Mr. Deeds is a 2002 remake of the Frank Capra classic Mr. Deeds Goes to Town, starring Adam Sandler and Winona Ryder. It was released in June 2002 by New Line Cinema and Columbia Pictures. The soundtrack is available on RCA Records.

82-year old Preston Blake (Harve Presnell) is a successful man; he's built a few minor radio stations into a multinational media empire worth $40 billion, including ownership of the New York Jets. During a bid to become the oldest man to scale Mount Everest, Blake dies (after reaching the summit) without issue.

A worldwide search uncovers Blake's closest living relative and heir, Longfellow Deeds. Deeds lives a simple life in Mandrake Falls, NH...running his pizzeria, writing awkward-sounding greeting cards and being a likeable schlub. (Adam Sandler playing a likeable schlub? Never!) Deeds is contacted by two executives from Blake Media, Chuck Cedar (Peter Gallagher) and Cecil Anderson (Erick Avari) and is brought to New York City to cash out his 300 million-some odd shares.

Deeds, for all his good intentions, gets himself into trouble shortly after arriving in New York. He's caught on film getting shitfaced with tennis badboy John McEnroe and starting a fistfight with a reknown opera singer. All of this is recorded surreptitiously by Deeds' new girlfriend, Pam Dawson, who is actually a tabloid TV show producer named Babe Barrett (Ryder). Barrett's boss, "Inside Access" executive producer and host Mac McGrath (Jared Harris).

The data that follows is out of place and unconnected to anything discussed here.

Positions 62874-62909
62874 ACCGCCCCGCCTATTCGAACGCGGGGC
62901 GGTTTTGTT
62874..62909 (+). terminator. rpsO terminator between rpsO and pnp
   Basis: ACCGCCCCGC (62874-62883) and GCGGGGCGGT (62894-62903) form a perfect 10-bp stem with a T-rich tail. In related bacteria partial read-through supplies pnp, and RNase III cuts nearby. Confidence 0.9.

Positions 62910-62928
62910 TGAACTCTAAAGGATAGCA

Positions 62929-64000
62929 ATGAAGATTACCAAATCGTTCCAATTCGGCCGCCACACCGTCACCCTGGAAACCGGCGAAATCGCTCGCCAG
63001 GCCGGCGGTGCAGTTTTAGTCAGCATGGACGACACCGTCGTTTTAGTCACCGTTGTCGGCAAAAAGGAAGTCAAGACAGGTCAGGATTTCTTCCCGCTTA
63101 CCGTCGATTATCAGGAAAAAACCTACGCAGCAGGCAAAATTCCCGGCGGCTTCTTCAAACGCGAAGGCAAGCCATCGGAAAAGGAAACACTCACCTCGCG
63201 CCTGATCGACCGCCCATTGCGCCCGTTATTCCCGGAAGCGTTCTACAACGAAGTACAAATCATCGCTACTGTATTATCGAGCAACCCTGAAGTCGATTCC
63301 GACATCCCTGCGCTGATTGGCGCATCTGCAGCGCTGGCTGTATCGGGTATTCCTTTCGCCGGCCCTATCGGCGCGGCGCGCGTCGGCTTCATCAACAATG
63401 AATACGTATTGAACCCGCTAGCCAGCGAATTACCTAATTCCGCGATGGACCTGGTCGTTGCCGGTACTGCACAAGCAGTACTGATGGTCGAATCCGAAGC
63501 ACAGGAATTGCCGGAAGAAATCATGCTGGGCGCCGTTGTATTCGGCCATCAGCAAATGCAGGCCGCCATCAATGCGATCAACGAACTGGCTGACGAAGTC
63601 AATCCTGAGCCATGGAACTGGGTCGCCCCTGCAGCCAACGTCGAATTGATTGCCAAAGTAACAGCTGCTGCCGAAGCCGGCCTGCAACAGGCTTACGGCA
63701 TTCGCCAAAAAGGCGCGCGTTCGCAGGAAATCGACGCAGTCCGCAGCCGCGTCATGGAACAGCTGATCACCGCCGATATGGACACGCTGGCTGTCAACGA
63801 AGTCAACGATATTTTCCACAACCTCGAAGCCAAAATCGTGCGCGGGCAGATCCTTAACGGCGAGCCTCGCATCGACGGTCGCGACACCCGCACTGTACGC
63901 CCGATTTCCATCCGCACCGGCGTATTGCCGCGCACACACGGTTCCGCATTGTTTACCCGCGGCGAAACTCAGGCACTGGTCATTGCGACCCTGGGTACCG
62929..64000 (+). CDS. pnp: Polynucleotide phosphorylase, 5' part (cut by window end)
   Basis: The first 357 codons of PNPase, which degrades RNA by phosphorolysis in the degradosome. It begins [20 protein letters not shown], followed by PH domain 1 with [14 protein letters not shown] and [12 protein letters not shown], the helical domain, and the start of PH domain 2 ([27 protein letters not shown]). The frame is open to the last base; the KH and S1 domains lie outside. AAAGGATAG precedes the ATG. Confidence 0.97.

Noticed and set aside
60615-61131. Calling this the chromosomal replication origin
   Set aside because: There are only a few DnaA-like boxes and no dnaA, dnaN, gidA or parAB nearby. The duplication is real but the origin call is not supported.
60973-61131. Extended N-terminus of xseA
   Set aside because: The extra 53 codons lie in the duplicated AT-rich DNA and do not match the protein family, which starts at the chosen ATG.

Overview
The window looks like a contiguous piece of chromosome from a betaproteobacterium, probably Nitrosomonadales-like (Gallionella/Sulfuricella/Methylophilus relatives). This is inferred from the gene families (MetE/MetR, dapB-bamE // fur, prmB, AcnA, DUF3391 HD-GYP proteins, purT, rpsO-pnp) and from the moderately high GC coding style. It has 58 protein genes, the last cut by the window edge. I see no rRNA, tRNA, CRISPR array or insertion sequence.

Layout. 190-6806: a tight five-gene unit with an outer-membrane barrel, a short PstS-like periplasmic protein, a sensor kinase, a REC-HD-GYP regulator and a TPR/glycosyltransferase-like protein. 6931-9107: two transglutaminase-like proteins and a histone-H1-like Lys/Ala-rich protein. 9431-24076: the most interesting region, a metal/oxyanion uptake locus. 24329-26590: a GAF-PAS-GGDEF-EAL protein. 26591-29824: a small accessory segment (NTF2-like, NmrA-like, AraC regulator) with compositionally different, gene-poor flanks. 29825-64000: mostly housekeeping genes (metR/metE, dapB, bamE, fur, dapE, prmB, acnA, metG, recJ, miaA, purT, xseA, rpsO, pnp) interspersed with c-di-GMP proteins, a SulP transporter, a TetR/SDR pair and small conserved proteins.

Even though he befriends many during his stay in New York (including Anderson, servant Emilio (John Turturro) and elevator operator Reuben (J.B Smoove), Deeds doesn't realize that he's being played. On top of Pam/Babe using Deeds to further her career, Cedar plans to disassemble Blake Media after assuming control. Poor Deedsy, the schlub.

On the night he plans to propose to Pam, he discovers her true identity while watching Inside Access. After completing the sale, a heartbroken Deeds donates his $40 billion to the United Negro College Fund and returns to Mandrake Falls.

Of course, there's a happy ending...but you'll have to rent the DVD to see it. Either that or download a copy from one of the many p2p networks. My copy has Bahasa Indonesia subtitles.

Abridged cast and crew:

Adam Sandler                    Longfellow Deeds  
Winona Ryder                    Babe Bennett/Pam Dawson  
John Turturro                   Emilio Lopez  
Steve Buscemi                   Crazy Eyes  
Jared Harris                    Mac McGrath  
Peter Gallagher                 Chuck Cedar  
Allen Covert                    Marty  
Conchata Ferrell                Jan  
Roark Critchlow                 William  
Peter Dante                     Murph  
J.B. Smoove                     Reuben  
Erick Avari                     Cecil Anderson  
Derek Hughes                    Waiter  
Gideon Jacobs                   Jimmy  
Harve Presnell                  Preston Blake  
Brandon Molale                  Kevin Ward  
John McEnroe                    Himself  
Rob Schneider                   Nazo (The Delivery Guy)
Al Sharpton                     Himself  

   Steven Brill
   Joseph M. Caracciolo          Executive Producer